The national housing market has not fully recovered from the 2007-2009 crash, but Paducah-area real estate agents say the local market is stable.
Over the past year, national averages have shown homes are selling at a similar rate as a year ago. The median time on market for all homes was 48 days in April, according to information from the National Association of Realtors. In April 2013 it reported the median time was 43 days.
A comparison of 2012 and 2013 housing statistics from the Kentucky Association of Realtors shows the Paducah Board of Realtors sold 646 homes in 2013, which was a slight uptick from the 624 sold in 2012. The median home sale price was $128,975, which was also up from 2012's median price-range of $126,250. Other regions of Kentucky saw drops in sales, or even an increase in home sales but at lower values. The Murray-Calloway Board of Realtors, for example, reported a 19 percent increase in homes sold, but no change in median price.
The little change in both housing sales and prices in the Paducah-area market may vary from some other Kentucky regions, but it falls in line with state averages of an overall stagnant market. Information from Freddie Mac states the March 2013-March 2014 change in Kentucky home values was a 1 percent increase, which was the lowest in comparison to all of Kentucky's border states, except West Virginia, which also showed a 1 percent increase.
Randy Bridges, president of the Paducah Board of Realtors and Realtor with Remax Realty Group of Paducah, said he'd describe the local market as "holding its own."
"The last few years have been in decline and recently there's been a slight upturn," he said.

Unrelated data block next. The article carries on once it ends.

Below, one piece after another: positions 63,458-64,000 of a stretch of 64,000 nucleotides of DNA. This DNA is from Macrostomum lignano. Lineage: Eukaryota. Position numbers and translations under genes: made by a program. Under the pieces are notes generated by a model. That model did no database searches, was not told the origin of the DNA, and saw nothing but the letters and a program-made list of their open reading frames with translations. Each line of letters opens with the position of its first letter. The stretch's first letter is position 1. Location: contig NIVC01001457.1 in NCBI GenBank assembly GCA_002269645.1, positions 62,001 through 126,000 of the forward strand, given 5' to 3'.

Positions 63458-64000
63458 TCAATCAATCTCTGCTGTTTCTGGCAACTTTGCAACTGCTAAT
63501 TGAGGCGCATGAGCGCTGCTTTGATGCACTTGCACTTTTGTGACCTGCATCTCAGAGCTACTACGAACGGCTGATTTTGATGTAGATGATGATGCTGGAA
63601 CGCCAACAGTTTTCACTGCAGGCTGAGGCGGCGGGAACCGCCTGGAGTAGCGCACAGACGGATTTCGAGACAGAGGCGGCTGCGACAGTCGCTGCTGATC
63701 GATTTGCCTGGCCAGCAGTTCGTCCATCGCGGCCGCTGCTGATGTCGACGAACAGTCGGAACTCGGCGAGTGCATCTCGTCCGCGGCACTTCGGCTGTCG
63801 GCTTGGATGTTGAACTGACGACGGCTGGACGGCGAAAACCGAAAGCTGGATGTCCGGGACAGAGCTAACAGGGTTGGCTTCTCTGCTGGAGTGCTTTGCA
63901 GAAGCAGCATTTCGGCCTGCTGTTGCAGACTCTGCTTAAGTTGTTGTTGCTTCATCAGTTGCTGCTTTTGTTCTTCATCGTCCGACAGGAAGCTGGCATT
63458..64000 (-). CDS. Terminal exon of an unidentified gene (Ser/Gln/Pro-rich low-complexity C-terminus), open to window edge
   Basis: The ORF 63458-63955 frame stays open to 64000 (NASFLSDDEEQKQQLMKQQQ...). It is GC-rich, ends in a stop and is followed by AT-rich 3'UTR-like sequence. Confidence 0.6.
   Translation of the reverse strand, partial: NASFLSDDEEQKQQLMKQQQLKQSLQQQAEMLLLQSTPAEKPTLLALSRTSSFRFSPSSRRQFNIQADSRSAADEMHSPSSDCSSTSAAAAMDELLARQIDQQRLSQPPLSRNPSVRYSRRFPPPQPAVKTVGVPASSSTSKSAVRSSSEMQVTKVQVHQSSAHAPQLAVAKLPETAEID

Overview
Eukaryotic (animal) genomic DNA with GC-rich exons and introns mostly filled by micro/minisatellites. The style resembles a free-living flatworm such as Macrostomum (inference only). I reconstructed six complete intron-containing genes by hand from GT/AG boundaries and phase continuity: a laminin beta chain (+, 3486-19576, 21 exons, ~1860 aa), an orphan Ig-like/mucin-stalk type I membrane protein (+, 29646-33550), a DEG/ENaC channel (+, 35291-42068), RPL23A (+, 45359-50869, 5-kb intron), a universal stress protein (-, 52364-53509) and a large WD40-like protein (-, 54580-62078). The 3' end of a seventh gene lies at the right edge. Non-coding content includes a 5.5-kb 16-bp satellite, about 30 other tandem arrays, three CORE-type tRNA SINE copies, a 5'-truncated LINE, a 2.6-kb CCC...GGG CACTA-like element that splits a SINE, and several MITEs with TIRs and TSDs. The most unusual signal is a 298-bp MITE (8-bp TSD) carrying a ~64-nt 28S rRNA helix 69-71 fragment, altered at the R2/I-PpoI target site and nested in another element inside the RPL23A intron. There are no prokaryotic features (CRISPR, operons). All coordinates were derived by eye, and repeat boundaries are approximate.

Bridges attributed a stable local economy to the lack in drastic changes in the Paducah-area home buying market. Layoffs such as those that came from USEC are discouraging, but he is optimistic home sales can increase.
"We're fortunate, western Kentucky, our cost of living is lower then national levels, interest rates are at all-time lows ... the biggest thing is, people get scared and don't know what to do, and, once they realize the sky is not falling, they'll get back into the market."
One corner of the market Bridges said has struggled lately is vacation or "second" homes, because he said people with disposable income looking at buying second homes have curtailed their spending.
Ben Sirk of Sirk and Company Commercial and Residential Real Estate Services based out of Paducah and Lexington likewise said the local market is stable although it could be better. He said recently sales have been unpredictable, as homes that he would expect to be tough sales are coming easier, and properties he'd expect to be off the market in no time aren't selling.
"The most notable thing to me is, there's no real rhyme or reason to the market right now," he said. "It's just kind of a wacky time."
Sirk pointed out home loans are very affordable, but he thinks people are timid to invest in western Kentucky because of cuts at companies such as USEC.
"People are just kind of waiting for the other shoe to drop. We're not sure what's going to happen with our economy or if it's safe to invest in the area," he said.
He said thus far this year, local property sales are looking like they'll surpass last year's numbers.
While home sales are steady, he said both the local and national commercial and industrial markets are taking a hit, which Sirk said could be a result of several reasons, but primarily, businesses aren't expanding.
"We've got nowhere to go but up," he said. "It's just taking some time to get there."
Contact Lauren Duncan, Paducah Sun staff writer, at 270-575-8692 or follow @laurenpduncan on Twitter.
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